DSWD, DICT launch ‘ReliefAgad’ app for electronic cash aid distribution

The Departments of Social Welfare and Development (DSWD) and Information and Communications Technology (DICT) launched a mobile app on Thursday, May 14, to facilitate automated cash aid distributions for the emergency subsidy program (ESP) which aids poor families affected by the coronavirus lockdown.

The app, called “ReliefAgad,” was developed due to challenges in the implementation of the first tranche of payouts for April.

The DSWD said these challenges included a lack of beneficiary data, the laborious process of collecting and encoding beneficiary information, and delays caused by manual cash distribution.

The department claims the app will lead to faster cash relief.

Beneficiaries would be able to register for the ESP by digitally inputting the same information they would put on a physical social amelioration card (SAC) form. Then they can choose among GCash, PayMaya, or cash (to be distributed by local officials) as their preferred method of payment.

According to the website, ReliefAgad can only be used by families who have already received an SAC, since the app requires the beneficiary to scan the barcode on the form. The app can be accessed through mobile via www.reliefagad.ph.

DSWD first announced it was working with the DICT to develop an app on April 28.

Is it safe? DSWD director for information and communication technology management service Andrew Ambubuyog said the app has been vetted by developers in the DICT. 

"Walang data na naiiwan sa mobile phone. At the same time, ang server ay dumaan sa mga testing at na-certify naman siya ng DICT. Kami ay sumusunod sa alituntunin ng Data Privacy Act. Lahat ng pamamaraan na maprotektahan ang sensitive personal information ng ating mga kababayan, kami ay sumaalaang alang," said Ambubuyog.

(No data will be saved on the mobile phone. At the same time, the server underwent testing and it has been certified by the DICT. We follow the provisions of the Data Privacy Act. We follow all the ways we can protect sensitive personal information of our countrymen.)

What if the beneficiaries don't have smartphones? DICT assistant secretary Manny Caintic said they had a "fallback" system, where beneficiaries would still write their data manually and the local officials would then encode it into the system. Caintic said they would hold trainings for officials for cases like these.

Aside from ReliefAgad, DSWD and the Land Transportation Franchising and Regulatory Board (LTFRB) also partnered with GCash for payouts of public utility vehicle (PUV) and transport network vehicle services (TNVS) drivers in Metro Manila.

“The partnership aims to facilitate a quicker and safer approach of cash disbursement since the payout scheme promotes cashless and contactless transactions compliant to the health and safety protocols imposed by the Inter-Agency Task Force for the Management of Emerging Infectious Diseases (IATF-EID),” the DSWD said in a press release.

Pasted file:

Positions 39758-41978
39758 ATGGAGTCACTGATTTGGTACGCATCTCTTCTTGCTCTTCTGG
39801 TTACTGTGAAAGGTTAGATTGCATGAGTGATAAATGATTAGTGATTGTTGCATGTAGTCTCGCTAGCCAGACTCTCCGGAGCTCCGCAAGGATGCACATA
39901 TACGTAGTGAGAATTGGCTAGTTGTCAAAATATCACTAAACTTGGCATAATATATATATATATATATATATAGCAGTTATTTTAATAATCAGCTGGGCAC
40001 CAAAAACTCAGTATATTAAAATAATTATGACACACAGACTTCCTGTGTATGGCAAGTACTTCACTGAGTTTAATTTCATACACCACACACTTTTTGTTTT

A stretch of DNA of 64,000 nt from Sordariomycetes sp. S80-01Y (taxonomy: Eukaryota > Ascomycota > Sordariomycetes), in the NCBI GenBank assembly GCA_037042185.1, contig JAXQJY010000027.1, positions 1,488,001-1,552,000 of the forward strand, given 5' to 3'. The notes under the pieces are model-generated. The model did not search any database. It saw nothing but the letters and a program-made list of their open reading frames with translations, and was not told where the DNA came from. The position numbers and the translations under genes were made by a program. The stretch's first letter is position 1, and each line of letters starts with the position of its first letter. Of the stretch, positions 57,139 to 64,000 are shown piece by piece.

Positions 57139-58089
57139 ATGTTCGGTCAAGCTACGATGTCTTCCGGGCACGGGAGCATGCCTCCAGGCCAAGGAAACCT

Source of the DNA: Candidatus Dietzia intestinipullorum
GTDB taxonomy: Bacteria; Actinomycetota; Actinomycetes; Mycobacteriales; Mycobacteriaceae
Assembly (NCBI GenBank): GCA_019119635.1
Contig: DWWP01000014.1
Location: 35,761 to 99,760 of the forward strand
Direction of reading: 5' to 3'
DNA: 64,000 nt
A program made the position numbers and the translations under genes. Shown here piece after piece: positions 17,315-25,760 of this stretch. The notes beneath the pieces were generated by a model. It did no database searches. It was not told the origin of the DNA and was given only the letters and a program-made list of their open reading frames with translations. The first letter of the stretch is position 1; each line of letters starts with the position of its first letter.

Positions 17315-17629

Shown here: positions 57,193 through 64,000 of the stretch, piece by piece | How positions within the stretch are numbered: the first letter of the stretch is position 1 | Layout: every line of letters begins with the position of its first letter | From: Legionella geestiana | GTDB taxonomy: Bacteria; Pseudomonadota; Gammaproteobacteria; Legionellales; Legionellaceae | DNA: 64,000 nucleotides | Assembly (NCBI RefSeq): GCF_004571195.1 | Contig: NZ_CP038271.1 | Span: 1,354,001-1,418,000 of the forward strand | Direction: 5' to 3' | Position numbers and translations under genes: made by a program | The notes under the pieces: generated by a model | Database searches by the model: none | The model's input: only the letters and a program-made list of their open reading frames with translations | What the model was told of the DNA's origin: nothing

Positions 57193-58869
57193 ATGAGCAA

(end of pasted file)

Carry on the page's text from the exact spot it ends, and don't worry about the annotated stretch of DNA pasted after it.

Drivers may withdraw their subsidies via GCash from any automated teller machine (ATM) nationwide.

As of Wednesday, May 13, the government has released P94.3 billion to 16.7 million poor families. (TRACKER: DSWD assistance during coronavirus crisis)

The ESP has two tranches – the first batch of payouts for the month of April, and the second for May. As of Wednesday, 1,107 out of 1,634 local governments have completed payouts for April.

President Rodrigo Duterte approved the addition of 5 million poor families to receive cash aid for the first tranche. For the second tranche of the ESP, or the payouts for the month of May, only families in areas under enhanced community quarantine would receive cash aid. (READ: DSWD vows faster distribution of coronavirus cash ais this May)

The DSWD is still waiting for the Office of the President to release its written directive with guidelines on distributing the second tranche.

Problems in the ESP have surfaced throughout its implementation. Local officials struggle to divide the limited SACs among all the families in need. Poor families also deal with prolonged waiting for subsidies which may not even come, since their local governments would still decide if they are qualified. People have also crowded in hot multifunction halls to queue in line for their subsidies.

As of Thursday, the Department of Interior and Local Government has issued show cause orders to 43 mayors nationwide due to slow distribution of payouts. – Rappler.com

Michelle Abad

Michelle Abad is a researcher-writer at Rappler. Possessing the heart and soul of a feminist, she is working on specializing in women's issues in Newsbreak, Rappler's investigative arm.

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